Toast 8 Titanium
The first thing that any existing Toast user will notice is the new interface. The familiar Toast interface – which has barely changed since the pre-OS X days of the ‘classic’ Mac OS – now has the same ‘brushed chrome’ look as the iLife suite. It’s not just a cosmetic makeover, though. The familiar row of tabs that used to run across the top of the screen – allowing you to choose between audio, video, data or disk-copying features – has been moved into the ‘tray’ area on the left-hand side of the screen.
When you click on any tab a series of additional options automatically appears beneath in it the lower part of the tray. The Media Browser that used to be part of the tray has been lifted out altogether and now appears as a separate floating palette that can be positioned anywhere on screen.
This redesigned interface does provide easier access to Toast’s main features, and we were pleased to see that the Media Browser now allows you to locate files stored anywhere on your hard disk, rather than just those within the Home folder. It even works with Spotlight, allowing you to locate files by typing in the file name or keywords associated with the file.
The next area that has received a lot of attention is audio. Some of the features formerly found in the separate Jam program have now been included within Toast, including the ability to add fades, crossfades and a variety of audio filters to your tracks. Just click on the ‘Fade’ or ‘Crossfade’ button displayed by the name of each track in the main workspace and a small pop-up menu appears that allows you to select preset fade effects or to create custom fades. The good thing about the fade effects is that they’re ‘non-destructive’ – they’re only applied to the tracks that you burn onto CD, leaving the original tracks on your Mac’s hard disk untouched.
Unfortunately, the Toast manual doesn’t explain these features very well. This is a particular problem when trying to create custom fades. Selecting the Custom option opens a separate editing window where you can directly manipulate the audio waveforms. This is all well and good if you’re used to audio-editing software, but there’s not much help here for newcomers.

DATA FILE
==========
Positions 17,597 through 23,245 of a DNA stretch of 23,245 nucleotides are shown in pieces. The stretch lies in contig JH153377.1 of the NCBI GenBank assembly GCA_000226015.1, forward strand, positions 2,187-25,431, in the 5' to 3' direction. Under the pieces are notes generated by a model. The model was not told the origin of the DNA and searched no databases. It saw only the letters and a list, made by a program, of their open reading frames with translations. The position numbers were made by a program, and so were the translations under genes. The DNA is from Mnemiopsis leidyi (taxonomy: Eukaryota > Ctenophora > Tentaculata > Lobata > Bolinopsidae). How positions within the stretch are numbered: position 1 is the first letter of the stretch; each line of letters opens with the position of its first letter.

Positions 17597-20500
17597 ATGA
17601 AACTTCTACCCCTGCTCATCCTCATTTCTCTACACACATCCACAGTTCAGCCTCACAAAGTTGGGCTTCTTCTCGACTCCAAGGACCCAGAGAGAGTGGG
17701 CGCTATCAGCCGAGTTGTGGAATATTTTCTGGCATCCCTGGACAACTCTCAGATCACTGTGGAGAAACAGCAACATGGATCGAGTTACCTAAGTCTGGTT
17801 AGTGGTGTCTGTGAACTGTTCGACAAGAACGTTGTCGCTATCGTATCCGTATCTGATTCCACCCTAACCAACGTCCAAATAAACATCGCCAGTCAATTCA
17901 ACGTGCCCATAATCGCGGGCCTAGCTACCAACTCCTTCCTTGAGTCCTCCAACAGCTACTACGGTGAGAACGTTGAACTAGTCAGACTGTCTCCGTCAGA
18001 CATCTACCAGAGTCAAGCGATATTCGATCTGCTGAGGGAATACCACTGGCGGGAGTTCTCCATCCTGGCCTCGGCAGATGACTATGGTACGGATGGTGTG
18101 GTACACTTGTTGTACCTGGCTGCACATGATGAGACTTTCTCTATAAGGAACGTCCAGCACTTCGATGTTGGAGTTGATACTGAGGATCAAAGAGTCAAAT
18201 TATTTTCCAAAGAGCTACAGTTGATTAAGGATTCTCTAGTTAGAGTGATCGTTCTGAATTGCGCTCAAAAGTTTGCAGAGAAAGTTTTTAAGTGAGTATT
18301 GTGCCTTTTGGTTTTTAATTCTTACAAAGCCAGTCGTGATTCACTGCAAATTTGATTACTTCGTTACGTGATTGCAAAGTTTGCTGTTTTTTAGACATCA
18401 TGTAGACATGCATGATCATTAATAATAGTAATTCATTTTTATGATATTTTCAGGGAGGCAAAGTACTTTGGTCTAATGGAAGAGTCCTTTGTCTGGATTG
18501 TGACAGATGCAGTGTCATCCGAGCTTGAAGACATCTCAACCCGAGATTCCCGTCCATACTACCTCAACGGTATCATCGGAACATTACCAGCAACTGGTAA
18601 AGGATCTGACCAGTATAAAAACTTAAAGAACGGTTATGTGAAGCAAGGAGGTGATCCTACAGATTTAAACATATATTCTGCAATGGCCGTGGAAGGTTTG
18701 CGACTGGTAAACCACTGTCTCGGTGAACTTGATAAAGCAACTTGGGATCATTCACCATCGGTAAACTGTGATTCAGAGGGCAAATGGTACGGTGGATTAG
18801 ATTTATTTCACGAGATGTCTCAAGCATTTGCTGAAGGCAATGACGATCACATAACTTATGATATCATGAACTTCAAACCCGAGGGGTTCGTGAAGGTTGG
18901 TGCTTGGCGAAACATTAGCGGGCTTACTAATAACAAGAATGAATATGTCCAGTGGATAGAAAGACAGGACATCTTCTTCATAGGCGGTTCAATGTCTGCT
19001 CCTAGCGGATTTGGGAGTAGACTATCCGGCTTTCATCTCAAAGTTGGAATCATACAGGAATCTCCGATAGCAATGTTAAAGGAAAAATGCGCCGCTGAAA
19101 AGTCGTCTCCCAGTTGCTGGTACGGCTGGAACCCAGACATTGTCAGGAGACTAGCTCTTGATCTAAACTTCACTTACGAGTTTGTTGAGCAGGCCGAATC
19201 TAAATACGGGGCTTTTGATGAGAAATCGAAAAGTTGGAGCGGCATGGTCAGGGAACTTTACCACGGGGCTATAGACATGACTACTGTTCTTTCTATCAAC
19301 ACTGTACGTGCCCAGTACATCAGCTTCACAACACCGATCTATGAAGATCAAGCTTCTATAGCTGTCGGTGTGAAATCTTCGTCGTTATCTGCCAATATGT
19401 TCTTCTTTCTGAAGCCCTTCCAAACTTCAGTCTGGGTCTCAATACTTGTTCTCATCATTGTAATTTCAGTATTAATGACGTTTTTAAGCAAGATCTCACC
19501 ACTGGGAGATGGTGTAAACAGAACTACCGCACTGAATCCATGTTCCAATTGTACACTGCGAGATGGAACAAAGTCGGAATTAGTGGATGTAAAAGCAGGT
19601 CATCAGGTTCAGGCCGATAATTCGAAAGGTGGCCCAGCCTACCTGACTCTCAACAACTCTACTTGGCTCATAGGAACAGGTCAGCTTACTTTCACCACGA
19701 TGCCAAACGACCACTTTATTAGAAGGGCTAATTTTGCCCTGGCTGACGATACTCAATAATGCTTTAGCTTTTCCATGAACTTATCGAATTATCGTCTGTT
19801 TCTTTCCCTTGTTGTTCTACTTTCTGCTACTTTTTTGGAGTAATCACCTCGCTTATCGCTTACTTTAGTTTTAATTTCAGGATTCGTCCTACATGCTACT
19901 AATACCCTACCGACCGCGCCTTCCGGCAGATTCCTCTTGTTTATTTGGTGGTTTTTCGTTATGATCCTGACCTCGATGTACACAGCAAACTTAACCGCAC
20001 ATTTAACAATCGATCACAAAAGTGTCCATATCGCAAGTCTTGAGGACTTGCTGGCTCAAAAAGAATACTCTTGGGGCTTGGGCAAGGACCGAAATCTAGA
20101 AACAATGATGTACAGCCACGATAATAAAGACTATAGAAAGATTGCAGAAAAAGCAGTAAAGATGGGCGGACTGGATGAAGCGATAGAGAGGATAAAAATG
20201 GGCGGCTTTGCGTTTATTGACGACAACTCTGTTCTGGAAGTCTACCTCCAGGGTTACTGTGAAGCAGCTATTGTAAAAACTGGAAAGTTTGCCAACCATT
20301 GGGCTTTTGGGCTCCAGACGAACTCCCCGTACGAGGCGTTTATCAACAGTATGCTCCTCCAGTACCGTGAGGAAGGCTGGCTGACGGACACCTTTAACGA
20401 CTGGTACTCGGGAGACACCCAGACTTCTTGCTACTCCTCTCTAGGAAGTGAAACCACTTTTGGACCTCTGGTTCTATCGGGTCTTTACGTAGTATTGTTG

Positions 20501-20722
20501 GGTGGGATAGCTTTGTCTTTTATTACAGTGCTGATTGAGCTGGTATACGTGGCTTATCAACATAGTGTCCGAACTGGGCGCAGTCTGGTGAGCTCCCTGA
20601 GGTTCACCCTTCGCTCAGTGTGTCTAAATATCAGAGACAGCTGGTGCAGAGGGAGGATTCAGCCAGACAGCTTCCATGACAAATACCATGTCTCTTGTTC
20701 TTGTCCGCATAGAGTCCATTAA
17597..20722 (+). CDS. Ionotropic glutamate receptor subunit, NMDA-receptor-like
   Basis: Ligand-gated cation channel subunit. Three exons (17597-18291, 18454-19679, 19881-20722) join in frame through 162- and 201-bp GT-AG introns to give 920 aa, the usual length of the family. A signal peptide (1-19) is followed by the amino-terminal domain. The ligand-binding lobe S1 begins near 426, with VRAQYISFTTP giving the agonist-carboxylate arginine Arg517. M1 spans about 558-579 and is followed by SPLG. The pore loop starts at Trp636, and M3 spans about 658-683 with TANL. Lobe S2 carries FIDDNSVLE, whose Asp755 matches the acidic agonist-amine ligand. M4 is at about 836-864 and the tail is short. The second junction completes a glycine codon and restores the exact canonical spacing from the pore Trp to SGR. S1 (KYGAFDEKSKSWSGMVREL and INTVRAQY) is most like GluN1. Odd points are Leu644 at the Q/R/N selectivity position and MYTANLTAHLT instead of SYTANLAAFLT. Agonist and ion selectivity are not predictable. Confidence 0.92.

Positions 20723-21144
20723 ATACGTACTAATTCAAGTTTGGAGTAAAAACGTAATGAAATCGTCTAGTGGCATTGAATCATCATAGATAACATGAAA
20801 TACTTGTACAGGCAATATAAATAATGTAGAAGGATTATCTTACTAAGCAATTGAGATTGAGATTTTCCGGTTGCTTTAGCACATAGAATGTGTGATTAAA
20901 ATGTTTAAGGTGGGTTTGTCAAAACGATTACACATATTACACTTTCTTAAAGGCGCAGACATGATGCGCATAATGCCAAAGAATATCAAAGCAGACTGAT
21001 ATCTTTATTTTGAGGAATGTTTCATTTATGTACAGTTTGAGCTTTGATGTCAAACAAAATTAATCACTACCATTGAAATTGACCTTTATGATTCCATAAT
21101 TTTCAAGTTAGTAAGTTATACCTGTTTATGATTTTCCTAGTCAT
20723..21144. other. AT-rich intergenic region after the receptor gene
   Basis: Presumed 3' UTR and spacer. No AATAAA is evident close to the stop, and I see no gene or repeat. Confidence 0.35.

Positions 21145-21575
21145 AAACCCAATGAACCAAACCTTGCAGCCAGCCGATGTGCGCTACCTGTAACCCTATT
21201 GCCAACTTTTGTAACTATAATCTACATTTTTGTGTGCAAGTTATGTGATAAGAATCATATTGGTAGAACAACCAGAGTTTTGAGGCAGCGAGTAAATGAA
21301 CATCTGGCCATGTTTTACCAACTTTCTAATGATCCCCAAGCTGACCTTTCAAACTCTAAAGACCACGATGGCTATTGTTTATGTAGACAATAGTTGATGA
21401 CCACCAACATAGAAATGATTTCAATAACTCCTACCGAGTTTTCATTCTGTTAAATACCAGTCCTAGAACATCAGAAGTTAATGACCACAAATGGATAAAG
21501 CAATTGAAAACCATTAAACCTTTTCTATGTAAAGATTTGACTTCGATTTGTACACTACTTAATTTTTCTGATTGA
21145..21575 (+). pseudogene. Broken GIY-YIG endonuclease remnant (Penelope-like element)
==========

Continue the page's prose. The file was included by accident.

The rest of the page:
The same thing applies to the other audio effects. Features such as the 31-band graphic equaliser, dynamics processor, and multiband compressor will be welcomed by experienced muzos, but they just aren’t explained properly for ordinary home users who might be trying out Toast for the first time.
More straightforward are the new DVD features. Toast still can’t compete with iDVD when it comes to creating slick DVD menus, but it’s now easier to quickly grab a bunch of video clips and knock together your own DVD compilation disks. You can change the background image on a DVD menu just by dragging and dropping a new image into the DVD window and can also change the number and colour of navigation buttons with a quick pull-down menu. It’s also easy to copy recordings from a DVD recorder or EyeTV TV tuner without having to worry about the complex file structures normally associated with DVD disks.
Toast 8 sports a few new features for working with data disks. The Catalogue feature keeps a record of all the files that you burn onto CD or DVD and can tell which disk a file is stored on even if the disk isn’t actually inserted in your Mac at that moment. Toast 8 also adds support for the next-generation Blu-ray discs that are just starting to become available.
This is certainly a recommended upgrade for existing Toast users. The updated interface works well, and the new features confirm its position as the best tool for creating audio, video and data disks on the Mac. It’s just a shame that the manual does such a poor job of introducing Toast to first-time users.
Toast 8 is recommended to anyone who wants to make their own compilation audio CDs or video DVDs. Our only complaint is that – as in the past – Roxio’s manual assumes far too much knowledge from first-time users.